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Nights of the Celluloid Dead:
A History of the Zombie Film

Part Three: Look Who's Laughing Now

by Robert Hood

First published in Bloodsongs#6, 1995; ed. Steve Proposch.

Perhaps because of the physical excesses of the seventies and eighties, many recent living dead films play for comedy. Partly this is the classic fin de siècle syndrome of mocking a style that's gone as far as it can go, but I think there are other forces at work as well, some of them basic to understanding why the excesses have proven so popular. That the zombie movie hasn't, in fact, gone as far as it can go seems to be indicated by its continuing ability to produce such wildly inventive films as Peter Jackson's Braindead and even the more conventionally bizarre Death Becomes Her. Moreover, humour has been present almost from the beginning.

7. The Inhuman Comedy

Perhaps the epitome of the pseudo-zombie cum possession film (as discussed last issue) is Sam Raimi's wonderful Evil Dead series. The first in this trilogy indulged in a strain of black gore-comedy which was inherent in much that preceded it, but which had rarely, if ever, been so wantonly elaborated. Clearly gaining inspiration from the energy of Romero's living dead films, rather than from the mythos of them, Evil Dead (1982) places a limited cast in an isolated cabin, releases ancient demons onto them, then splatters blood from wall-to-wall as each corpse is killed and possessed. In retrospect, this first film is more grimly horrific than those that followed, the humour adding to the overall effect of uncontrollable horror. Bruce Campbell's performance is desperate and edgy and the sheer invention of Raimi's technique, albeit low-budgeted, is astonishingly effective in evoking a sense of ancient and inhuman threat, and in painting that threat with blood and gore.

Evil Dead 2, which appeared in 1987, is actually a remake of the first film, not a sequel. Bruce Campbell's character Ash and his girlfriend arrive at the cabin, without reference to 'previous' events, and the whole thing soon starts up again. This time Raimi has a big budget and the display of energetic special effects he presents us with is exhilarating in its intensity. Evil Dead 2 is much funnier than the first film and a real tour de force; the fact that it is also entertaining and involving is a tribute to his skill and imagination. It ends with Ash transported to the past, where the evil began, called upon to act as the legendary hero referred to in the Necronomicon. Like the first, this sequel has minimum plot, but maximum style, energy and technique.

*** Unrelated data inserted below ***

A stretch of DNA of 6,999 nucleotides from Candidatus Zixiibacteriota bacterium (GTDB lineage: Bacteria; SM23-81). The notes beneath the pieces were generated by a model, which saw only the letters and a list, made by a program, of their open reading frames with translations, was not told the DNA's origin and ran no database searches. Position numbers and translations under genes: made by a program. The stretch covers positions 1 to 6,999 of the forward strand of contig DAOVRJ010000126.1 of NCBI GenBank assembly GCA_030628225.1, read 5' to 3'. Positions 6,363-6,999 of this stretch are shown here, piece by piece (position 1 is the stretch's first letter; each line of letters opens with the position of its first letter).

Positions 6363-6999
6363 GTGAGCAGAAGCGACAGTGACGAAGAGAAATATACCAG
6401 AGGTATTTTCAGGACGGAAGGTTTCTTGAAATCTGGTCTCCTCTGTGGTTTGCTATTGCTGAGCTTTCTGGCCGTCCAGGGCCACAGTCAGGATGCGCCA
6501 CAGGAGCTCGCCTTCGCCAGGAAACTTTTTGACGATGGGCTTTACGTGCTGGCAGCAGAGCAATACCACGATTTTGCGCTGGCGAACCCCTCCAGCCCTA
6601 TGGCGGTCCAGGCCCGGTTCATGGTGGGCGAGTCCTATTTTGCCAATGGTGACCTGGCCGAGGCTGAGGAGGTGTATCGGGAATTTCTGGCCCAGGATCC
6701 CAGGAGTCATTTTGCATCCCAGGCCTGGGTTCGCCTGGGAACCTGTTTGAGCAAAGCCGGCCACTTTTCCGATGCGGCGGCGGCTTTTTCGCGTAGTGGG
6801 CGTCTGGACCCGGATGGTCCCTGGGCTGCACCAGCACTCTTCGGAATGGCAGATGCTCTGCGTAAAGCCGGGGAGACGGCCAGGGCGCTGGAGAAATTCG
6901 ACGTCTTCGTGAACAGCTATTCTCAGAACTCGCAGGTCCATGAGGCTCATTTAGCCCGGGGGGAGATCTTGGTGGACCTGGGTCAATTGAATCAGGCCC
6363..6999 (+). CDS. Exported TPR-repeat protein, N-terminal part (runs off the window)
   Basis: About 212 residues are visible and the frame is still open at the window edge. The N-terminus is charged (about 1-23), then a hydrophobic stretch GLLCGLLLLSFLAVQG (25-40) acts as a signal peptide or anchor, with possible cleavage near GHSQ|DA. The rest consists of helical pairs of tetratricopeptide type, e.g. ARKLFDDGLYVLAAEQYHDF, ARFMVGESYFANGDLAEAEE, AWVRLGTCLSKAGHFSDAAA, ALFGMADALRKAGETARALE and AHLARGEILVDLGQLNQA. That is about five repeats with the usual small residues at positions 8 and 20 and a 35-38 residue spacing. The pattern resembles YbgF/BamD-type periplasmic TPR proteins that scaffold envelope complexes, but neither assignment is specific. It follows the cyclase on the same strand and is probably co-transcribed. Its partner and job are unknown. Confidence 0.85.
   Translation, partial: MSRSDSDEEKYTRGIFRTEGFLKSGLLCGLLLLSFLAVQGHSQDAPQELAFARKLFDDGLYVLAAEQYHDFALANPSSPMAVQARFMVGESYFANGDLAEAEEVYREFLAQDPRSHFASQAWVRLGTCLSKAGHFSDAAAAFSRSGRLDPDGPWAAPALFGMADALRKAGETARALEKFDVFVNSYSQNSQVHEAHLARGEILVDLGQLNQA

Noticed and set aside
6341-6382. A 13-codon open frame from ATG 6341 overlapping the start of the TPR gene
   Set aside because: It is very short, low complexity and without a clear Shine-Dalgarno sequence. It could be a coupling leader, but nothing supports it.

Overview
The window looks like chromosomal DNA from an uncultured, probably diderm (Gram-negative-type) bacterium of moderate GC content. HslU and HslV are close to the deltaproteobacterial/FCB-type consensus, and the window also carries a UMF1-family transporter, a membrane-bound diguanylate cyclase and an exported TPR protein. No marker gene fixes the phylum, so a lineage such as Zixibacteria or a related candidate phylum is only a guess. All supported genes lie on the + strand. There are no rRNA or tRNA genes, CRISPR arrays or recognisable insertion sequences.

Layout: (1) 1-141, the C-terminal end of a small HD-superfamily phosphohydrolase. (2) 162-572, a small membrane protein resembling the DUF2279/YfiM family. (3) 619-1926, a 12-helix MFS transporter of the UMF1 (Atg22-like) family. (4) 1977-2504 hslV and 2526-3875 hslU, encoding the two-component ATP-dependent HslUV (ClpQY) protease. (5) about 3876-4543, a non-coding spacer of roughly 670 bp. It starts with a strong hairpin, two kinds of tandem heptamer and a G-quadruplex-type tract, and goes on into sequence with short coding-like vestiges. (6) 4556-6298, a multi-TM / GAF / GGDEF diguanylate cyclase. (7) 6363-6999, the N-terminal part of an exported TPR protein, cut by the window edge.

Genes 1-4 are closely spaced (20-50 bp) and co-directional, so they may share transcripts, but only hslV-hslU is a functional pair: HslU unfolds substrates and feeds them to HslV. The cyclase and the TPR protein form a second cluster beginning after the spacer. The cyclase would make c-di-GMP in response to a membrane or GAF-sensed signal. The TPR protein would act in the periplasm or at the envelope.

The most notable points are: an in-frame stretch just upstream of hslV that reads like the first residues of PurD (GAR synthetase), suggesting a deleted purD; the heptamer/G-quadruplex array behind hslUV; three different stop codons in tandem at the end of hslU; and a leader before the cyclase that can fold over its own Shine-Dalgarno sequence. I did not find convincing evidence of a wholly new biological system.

Army of Darkness: Evil Dead 3 (1992), a genuine sequel, starts where 2 ended (though with a revisionist tendency), and propels Ash into a struggle against, as the title suggests, an army of animated corpses. These range from the grotesquely decayed to the skeletal and represent an awesome SFX endeavour. But the film is much less horrific than either of the previous films. Horror elements are still there, but generally the terror has been replaced by a sense of fantastic adventure. Humour abounds, as Raimi indulges his avowed passion for the Three Stooges (as, for example, in the scene where the skeletal arms of the awakening dead engage Ash in an eye-poking, face-twisting, slapstick routine). We are far away from Romero's original inspiration here, however good the movie may be in its own right. Despite a plot element which produces Ash's split-off dark side as the main bad guy, the dead in Army have become merely fantastical rather than grim and are less a vision of humanity at war with itself than fantasy creatures inhabiting an exotic otherworld.